Acacia baileyana 'Purpurea' (Purple Fernleaf Acacia) - A fast-growing small evergreen tree that typically grows no taller than 20 feet with a wide-spreading canopy 20 to 40 feet wide with weeping branches holding silvery blue-gray, feathery leaves that are tinged with purple when emerging. Sweetly fragrant bright golden-yellow flowers, in small globose clusters appear in late winter through early spring.
Plant in full sun to light filtered shade; once established it is frost tolerant and moderately drought tolerant. Cold hardy to 15-20 degrees F. As with many in the genus, it is relatively short lived for a tree but for 30 years or so makes a dramatic statement in the garden as a trained-up street or patio tree or left with lower branches as a large shrub or low branched tree. A great plant for slopes. The species Acacia baileyana has been identified as invasive in other mediterranean climate regions of the world and has reseeded in a few areas within California, so is best not used near the urban–rural interface or close to sensitive wildland habitats.
Fernleaf Acacia has a very restricted natural distribution confined to the vicinity of Cootamundra in southern New South Wales, Australia where it is commonly called the Cootamundra Wattle. The name Acacia comes either from the Greek word 'akazo' meaning "to sharpen" or from the Egyptian word 'akakia', a name given to the Egyptian Thorn, Acacia arabica. The specific epithet honors the Frederick Manson Bailey (1827-1915), Australian botanist and son of colonial botanist John Bailey (1800-1864).
The species, Acacia baileyana, was first introduced into California by Dr. Francesco Franceschi (AKA Emanuele Orazio Fenzi) in 1903. The purple leaf form has long been in cultivation and was first introduced into cultivation in California around 1935, but its actual origin remains unknown. Naturally occurring plants in the wild have been noted to have varying degree of purple in the new growth and the cultivar name 'Purpurea' was registered by the Australian Cultivar Registration Authority in 1994. Both Acacia baileyana and the cultivar 'Purpurea' received the Royal Horticultural Society's Award of Garden Merit in 1993. We have grown this plant using this name since 1982. For more information about the species, see our listing of Acacia baileyana.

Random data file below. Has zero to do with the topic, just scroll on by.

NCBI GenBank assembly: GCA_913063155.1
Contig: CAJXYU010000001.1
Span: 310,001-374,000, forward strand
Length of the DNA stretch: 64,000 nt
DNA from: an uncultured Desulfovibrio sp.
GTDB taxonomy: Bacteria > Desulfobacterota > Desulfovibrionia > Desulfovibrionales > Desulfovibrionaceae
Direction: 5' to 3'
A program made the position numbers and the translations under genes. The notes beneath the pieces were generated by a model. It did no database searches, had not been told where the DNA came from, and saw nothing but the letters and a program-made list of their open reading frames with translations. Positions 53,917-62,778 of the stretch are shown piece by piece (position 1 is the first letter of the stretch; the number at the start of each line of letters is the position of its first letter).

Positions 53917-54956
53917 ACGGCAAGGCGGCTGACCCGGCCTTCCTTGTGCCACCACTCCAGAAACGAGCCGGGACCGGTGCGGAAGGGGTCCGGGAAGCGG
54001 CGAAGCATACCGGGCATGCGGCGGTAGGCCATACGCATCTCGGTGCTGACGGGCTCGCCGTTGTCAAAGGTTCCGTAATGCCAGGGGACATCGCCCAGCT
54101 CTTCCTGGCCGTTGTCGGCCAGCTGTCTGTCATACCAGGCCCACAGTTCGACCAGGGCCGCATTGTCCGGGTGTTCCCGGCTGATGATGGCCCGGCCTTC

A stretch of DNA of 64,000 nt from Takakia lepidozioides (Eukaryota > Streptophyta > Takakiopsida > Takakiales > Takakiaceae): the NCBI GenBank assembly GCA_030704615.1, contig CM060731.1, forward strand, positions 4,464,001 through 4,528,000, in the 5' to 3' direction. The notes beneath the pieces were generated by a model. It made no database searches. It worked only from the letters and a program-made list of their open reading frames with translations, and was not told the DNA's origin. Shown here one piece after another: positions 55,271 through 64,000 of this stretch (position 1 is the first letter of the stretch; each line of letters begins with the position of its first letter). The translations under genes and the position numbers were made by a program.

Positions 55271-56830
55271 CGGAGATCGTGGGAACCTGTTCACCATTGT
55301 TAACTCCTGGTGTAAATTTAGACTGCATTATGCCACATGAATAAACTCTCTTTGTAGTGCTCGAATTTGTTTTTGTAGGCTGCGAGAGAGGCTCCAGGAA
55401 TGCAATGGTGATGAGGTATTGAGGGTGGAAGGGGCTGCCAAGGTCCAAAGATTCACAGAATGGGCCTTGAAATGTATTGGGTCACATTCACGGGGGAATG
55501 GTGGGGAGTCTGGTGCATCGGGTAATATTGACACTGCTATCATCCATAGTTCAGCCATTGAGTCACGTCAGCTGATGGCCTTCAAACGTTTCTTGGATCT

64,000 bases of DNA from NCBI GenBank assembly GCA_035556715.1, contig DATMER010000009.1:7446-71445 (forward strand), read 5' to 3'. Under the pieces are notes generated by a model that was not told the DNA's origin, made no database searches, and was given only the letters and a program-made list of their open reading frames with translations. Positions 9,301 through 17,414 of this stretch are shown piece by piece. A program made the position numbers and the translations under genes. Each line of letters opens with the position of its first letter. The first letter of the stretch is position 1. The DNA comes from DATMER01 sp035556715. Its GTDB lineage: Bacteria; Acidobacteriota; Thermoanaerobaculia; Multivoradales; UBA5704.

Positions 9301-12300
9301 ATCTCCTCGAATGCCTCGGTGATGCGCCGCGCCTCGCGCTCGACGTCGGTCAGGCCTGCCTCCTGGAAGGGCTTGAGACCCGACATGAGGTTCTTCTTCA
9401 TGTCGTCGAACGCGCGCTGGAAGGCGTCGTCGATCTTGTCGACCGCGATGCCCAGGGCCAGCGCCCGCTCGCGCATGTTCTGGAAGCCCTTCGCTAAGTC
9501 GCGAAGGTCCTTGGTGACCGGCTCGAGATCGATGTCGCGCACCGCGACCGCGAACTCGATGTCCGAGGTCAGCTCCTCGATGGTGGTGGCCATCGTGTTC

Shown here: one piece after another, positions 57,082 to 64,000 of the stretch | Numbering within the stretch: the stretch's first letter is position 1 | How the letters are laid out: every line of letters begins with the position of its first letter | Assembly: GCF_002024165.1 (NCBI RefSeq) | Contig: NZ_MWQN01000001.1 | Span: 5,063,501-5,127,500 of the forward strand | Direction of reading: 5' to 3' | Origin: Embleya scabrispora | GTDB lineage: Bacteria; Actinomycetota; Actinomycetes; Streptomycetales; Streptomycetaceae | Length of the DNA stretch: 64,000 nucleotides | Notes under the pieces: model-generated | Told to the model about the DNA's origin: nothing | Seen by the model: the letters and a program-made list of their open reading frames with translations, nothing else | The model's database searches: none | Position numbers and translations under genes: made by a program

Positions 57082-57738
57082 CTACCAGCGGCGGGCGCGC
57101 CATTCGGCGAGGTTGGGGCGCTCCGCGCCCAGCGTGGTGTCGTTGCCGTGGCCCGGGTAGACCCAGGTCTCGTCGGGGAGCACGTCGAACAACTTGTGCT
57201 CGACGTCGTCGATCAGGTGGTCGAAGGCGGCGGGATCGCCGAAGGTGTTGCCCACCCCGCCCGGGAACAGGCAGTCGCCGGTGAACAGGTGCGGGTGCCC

Information about Acacia baileyana 'Purpurea' displayed on this page is based on our research about it conducted in our library and gathered from reliable online sources. We include observations made of this plant as it grows in our nursery gardens and in other gardens that we have visited, as well as how the crops have performed in containers in our own nursery field. We will also incorporate comments that we receive from others about this plant when we feel it adds information and particularly welcome hearing from anyone who has any additional cultural recommendations that would aid others in growing it.